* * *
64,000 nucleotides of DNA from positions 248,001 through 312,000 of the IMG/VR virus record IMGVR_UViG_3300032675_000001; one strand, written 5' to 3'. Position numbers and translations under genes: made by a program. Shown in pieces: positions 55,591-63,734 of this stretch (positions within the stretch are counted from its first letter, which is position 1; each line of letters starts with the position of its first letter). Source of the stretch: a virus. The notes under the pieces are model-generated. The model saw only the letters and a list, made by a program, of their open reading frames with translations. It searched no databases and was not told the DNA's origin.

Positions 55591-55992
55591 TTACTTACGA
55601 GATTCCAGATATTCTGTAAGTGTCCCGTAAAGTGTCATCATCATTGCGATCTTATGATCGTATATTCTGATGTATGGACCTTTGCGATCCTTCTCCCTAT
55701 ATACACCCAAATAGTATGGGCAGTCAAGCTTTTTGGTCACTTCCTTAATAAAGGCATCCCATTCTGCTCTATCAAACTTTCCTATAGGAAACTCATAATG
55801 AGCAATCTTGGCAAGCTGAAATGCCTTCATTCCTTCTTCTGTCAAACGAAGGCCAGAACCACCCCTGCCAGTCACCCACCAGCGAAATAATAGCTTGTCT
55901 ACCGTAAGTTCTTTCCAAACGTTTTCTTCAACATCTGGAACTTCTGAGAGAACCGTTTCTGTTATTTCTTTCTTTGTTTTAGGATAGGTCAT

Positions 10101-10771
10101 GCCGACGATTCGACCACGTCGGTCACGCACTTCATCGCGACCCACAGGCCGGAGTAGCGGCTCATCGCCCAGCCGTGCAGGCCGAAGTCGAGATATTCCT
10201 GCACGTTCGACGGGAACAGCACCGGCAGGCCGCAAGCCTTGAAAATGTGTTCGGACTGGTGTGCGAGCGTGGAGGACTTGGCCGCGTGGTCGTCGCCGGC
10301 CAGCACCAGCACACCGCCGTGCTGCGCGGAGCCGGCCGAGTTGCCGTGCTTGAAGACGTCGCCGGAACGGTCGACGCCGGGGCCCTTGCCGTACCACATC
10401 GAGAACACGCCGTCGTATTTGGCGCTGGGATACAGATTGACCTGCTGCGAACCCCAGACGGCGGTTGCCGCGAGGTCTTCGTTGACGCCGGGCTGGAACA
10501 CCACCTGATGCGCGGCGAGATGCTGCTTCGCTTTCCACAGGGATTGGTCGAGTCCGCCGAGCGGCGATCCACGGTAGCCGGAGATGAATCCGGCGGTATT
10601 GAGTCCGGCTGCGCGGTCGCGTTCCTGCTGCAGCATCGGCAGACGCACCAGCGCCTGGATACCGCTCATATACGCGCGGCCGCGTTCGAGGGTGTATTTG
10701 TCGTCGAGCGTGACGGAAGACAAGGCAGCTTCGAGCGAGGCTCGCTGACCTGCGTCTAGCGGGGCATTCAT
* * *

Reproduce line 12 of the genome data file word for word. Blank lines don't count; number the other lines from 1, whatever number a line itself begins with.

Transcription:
10401 GAGAACACGCCGTCGTATTTGGCGCTGGGATACAGATTGACCTGCTGCGAACCCCAGACGGCGGTTGCCGCGAGGTCTTCGTTGACGCCGGGCTGGAACA